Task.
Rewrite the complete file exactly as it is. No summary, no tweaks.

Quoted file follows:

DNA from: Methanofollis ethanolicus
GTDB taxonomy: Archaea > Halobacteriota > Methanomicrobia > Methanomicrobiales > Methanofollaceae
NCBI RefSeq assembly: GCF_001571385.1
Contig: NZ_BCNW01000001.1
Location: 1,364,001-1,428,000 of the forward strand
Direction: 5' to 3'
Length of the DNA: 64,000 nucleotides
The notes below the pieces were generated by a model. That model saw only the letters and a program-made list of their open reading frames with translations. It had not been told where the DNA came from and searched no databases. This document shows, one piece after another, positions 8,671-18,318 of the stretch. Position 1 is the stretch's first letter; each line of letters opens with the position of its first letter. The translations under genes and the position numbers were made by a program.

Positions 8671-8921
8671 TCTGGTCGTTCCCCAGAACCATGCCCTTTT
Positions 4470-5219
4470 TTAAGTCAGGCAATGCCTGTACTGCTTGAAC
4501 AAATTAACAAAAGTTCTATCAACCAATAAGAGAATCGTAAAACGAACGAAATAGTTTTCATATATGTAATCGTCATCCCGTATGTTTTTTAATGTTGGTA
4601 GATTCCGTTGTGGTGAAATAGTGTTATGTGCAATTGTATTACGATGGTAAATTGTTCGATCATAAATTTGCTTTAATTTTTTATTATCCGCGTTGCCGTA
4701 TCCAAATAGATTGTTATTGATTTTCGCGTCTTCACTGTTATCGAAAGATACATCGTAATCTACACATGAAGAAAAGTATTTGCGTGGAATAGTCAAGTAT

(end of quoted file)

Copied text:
DNA from: Methanofollis ethanolicus
GTDB taxonomy: Archaea > Halobacteriota > Methanomicrobia > Methanomicrobiales > Methanofollaceae
NCBI RefSeq assembly: GCF_001571385.1
Contig: NZ_BCNW01000001.1
Location: 1,364,001-1,428,000 of the forward strand
Direction: 5' to 3'
Length of the DNA: 64,000 nucleotides
The notes below the pieces were generated by a model. That model saw only the letters and a program-made list of their open reading frames with translations. It had not been told where the DNA came from and searched no databases. This document shows, one piece after another, positions 8,671-18,318 of the stretch. Position 1 is the stretch's first letter; each line of letters opens with the position of its first letter. The translations under genes and the position numbers were made by a program.

Positions 8671-8921
8671 TCTGGTCGTTCCCCAGAACCATGCCCTTTT
Positions 4470-5219
4470 TTAAGTCAGGCAATGCCTGTACTGCTTGAAC
4501 AAATTAACAAAAGTTCTATCAACCAATAAGAGAATCGTAAAACGAACGAAATAGTTTTCATATATGTAATCGTCATCCCGTATGTTTTTTAATGTTGGTA
4601 GATTCCGTTGTGGTGAAATAGTGTTATGTGCAATTGTATTACGATGGTAAATTGTTCGATCATAAATTTGCTTTAATTTTTTATTATCCGCGTTGCCGTA
4701 TCCAAATAGATTGTTATTGATTTTCGCGTCTTCACTGTTATCGAAAGATACATCGTAATCTACACATGAAGAAAAGTATTTGCGTGGAATAGTCAAGTAT